We work with athletes and train guys who are really serious about getting bigger, stronger and faster. That’s what we are most passionate about. Granted, there are five million strength coaches who flip tires, train with CrossFit and run boot camps with ladder drills and cone drills and call it training. Well, I’m here to tell you that it needs to be better than that if athletes are to get to the next level. Today, we are listing some “must have’s” for a baseball training facility to be deemed adequate before placing yourself or your child into a so called “program”.
Since 2010, RPP has been training overhead athletes (primarily baseball players) with great success. Here’s a list of this year’s spring accolades alone. So much so that we are seeing a slew of local baseball training facilities attempt to add weight rooms to increase revenue and compete. Sorry guys, it’s not that easy. So, here is our list. If any of these parameters are missing, turn around and look elsewhere.
- Experience and Expertise
- Assessment and Testing
- Individualized Programming
- Understanding the Throwing Motion from a Biomechanical Perspective
- Training Periodization
- Low Athlete to Coach Ratio
- Continual Investment in the Facility
- Stimulating Culture
- Word of Mouth
Here we go…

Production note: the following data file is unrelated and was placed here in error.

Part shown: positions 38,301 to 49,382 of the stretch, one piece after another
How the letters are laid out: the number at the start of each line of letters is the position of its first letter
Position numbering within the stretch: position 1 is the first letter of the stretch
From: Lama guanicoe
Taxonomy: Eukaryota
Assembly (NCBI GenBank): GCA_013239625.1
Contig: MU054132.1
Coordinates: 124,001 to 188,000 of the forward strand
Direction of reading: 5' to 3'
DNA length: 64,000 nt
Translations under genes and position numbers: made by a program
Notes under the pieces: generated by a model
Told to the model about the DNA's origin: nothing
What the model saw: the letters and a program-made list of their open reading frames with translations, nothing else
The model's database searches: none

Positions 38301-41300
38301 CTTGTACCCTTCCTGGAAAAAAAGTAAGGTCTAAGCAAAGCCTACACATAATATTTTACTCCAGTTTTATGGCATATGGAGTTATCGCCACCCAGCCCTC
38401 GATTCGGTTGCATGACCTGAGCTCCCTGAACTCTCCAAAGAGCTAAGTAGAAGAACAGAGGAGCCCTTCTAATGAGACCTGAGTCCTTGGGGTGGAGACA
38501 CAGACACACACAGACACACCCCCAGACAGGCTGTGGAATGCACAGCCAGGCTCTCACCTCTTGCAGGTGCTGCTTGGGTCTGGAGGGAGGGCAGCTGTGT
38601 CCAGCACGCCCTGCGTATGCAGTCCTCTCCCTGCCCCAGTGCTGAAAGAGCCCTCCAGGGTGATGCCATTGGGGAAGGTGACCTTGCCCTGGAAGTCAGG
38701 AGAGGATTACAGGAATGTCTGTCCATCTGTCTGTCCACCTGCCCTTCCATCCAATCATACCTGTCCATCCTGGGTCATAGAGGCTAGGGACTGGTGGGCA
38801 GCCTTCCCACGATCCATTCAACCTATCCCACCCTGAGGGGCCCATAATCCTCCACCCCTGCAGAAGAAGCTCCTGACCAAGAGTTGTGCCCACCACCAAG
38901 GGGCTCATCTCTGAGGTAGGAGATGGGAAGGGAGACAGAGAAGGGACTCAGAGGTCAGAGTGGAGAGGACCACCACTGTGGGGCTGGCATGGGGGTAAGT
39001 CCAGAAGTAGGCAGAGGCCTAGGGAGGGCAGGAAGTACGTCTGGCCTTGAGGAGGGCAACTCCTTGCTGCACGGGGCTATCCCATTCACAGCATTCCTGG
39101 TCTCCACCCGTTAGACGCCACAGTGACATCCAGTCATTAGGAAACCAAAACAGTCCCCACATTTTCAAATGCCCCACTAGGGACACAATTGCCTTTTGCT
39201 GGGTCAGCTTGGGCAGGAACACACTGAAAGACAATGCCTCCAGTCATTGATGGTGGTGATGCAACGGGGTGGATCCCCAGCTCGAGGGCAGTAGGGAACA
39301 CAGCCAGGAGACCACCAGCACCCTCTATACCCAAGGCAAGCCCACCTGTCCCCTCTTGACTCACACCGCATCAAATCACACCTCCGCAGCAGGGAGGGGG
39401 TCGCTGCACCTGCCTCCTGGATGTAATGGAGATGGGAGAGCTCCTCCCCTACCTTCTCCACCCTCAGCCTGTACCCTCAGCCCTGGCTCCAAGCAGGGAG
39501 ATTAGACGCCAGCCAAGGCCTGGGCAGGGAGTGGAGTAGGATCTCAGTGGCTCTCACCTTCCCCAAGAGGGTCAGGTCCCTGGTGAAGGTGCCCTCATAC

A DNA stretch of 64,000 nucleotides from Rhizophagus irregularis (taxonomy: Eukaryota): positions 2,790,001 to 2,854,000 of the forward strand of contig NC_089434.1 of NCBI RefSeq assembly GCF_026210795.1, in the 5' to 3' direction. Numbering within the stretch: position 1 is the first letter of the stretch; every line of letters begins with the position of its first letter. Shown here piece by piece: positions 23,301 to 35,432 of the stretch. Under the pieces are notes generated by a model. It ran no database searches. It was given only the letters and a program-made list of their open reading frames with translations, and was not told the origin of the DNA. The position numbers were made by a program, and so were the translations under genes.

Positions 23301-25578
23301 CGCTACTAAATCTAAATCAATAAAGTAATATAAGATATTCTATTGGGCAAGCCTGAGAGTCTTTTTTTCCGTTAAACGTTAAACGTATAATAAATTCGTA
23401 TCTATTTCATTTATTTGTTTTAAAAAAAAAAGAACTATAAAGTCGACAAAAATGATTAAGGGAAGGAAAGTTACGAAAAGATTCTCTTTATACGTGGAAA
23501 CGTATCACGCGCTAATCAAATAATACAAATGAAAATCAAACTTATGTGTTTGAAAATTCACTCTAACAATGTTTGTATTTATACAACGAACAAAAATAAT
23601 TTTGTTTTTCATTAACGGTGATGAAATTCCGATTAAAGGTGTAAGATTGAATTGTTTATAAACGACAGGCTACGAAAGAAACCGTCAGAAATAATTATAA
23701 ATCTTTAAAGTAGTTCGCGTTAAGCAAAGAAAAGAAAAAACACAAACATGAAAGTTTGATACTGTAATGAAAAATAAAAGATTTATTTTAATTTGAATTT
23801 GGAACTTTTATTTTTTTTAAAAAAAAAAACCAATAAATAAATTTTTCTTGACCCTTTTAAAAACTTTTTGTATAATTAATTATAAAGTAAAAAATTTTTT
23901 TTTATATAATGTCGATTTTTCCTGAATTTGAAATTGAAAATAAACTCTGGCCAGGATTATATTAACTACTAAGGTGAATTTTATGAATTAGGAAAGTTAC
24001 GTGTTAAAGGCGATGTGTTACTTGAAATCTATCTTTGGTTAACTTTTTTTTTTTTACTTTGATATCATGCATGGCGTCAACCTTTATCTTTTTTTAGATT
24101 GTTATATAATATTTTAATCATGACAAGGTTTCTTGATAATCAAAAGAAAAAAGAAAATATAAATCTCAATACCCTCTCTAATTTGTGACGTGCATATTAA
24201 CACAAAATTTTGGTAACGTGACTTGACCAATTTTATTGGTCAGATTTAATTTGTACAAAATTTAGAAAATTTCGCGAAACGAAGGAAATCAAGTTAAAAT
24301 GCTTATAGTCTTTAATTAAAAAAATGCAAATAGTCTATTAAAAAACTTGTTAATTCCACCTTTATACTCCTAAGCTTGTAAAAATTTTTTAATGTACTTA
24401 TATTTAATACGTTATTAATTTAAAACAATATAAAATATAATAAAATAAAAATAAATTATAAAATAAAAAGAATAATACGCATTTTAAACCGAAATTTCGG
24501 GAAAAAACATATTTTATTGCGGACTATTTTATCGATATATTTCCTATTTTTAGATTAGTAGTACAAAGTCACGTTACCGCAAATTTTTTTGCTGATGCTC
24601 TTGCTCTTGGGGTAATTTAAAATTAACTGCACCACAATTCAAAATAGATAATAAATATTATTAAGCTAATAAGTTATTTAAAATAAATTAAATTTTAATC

1. Experience and Expertise
An experienced strength coach should be able to develop a young athlete from someone who can’t define the word motivation into someone who comes to exemplify the definition of the word. Look for coaches who are Certified Strength and Conditioning Specialists (CSCS, BS, NSCA) as opposed to personal trainers, ex-athletes and college coaches who are simply “doing what they used to do”.
But I should also say that just because a coach has a CSCS certification, it doesn’t necessarily mean they are equipped to train OH Athletes. The letters by themselves don’t mean anything. A great strength coach should be familiar with (i) the specific needs and requirements of pitchers and ball players, (ii) the common injuries they could face, and (iii) the movement and mechanical issues that can contribute to these injuries, as well as knowing when to push the athlete and when to refer out to a PT or other health care professional. Training OH Athletes is involved.